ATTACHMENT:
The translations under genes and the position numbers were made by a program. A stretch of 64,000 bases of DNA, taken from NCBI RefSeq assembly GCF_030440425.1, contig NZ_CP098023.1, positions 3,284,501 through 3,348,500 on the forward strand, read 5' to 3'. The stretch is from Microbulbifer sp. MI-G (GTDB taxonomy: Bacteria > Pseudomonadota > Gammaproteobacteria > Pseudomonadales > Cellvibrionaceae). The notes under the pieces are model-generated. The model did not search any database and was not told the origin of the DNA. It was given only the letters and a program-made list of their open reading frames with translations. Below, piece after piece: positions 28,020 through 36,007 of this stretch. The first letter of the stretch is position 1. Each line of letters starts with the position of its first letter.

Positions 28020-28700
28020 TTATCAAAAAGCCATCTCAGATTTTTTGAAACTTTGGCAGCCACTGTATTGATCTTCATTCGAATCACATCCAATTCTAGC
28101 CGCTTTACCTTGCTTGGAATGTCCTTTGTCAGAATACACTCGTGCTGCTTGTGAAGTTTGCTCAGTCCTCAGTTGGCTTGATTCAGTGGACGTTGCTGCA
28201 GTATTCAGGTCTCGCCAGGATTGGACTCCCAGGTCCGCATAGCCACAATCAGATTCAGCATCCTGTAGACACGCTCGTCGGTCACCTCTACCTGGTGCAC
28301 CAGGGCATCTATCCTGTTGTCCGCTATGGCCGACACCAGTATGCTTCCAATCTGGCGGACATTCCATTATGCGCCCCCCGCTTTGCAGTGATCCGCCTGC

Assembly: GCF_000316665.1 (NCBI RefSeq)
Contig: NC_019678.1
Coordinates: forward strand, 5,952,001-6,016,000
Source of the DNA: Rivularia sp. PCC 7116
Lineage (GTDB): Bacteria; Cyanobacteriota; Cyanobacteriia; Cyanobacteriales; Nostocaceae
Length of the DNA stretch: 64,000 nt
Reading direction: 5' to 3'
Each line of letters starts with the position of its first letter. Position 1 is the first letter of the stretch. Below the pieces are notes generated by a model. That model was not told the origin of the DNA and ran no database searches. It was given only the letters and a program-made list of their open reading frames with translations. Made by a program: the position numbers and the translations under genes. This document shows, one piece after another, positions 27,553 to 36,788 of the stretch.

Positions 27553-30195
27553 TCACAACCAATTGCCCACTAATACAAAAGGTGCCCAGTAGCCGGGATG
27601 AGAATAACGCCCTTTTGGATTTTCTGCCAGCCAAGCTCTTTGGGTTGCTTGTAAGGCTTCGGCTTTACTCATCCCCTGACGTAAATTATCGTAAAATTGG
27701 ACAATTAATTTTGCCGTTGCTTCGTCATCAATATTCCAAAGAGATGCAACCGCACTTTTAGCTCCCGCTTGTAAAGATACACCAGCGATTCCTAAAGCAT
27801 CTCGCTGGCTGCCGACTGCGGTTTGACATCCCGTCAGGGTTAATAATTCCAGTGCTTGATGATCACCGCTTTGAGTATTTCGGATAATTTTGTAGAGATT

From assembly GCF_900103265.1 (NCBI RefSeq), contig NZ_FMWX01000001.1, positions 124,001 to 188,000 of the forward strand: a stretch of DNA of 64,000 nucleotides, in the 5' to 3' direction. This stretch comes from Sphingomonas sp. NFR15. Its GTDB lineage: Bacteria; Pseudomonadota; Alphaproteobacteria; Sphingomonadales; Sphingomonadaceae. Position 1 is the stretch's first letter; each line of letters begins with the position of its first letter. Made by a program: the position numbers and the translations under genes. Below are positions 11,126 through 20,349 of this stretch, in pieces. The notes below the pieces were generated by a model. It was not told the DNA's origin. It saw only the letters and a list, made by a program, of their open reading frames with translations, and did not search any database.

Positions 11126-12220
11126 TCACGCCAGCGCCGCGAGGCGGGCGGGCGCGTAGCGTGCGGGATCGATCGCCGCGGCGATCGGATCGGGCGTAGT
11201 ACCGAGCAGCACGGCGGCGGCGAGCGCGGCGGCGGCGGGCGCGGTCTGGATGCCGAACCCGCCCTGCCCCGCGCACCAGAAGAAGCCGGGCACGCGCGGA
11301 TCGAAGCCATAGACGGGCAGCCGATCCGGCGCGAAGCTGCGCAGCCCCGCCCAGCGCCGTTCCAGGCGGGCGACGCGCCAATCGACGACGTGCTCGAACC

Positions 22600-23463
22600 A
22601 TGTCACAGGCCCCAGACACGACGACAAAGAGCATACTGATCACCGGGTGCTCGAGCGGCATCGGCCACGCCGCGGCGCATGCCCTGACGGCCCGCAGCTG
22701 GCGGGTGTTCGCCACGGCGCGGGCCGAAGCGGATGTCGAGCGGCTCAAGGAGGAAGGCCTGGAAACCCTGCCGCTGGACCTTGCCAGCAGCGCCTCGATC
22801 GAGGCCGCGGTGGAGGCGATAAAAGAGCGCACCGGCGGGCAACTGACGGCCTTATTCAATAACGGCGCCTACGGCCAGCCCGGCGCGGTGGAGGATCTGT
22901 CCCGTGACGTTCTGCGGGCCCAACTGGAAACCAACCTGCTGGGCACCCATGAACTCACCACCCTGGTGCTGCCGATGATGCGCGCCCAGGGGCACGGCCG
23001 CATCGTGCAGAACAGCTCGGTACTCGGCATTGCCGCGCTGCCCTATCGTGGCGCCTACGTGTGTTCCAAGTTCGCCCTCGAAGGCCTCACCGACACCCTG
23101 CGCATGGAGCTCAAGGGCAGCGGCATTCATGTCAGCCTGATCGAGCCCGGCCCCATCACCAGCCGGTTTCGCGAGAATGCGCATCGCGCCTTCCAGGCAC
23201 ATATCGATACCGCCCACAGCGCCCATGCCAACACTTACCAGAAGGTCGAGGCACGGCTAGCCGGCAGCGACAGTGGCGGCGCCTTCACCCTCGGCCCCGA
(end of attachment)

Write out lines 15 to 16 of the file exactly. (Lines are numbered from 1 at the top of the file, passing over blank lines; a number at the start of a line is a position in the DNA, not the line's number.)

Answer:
Positions 27553-30195
27553 TCACAACCAATTGCCCACTAATACAAAAGGTGCCCAGTAGCCGGGATG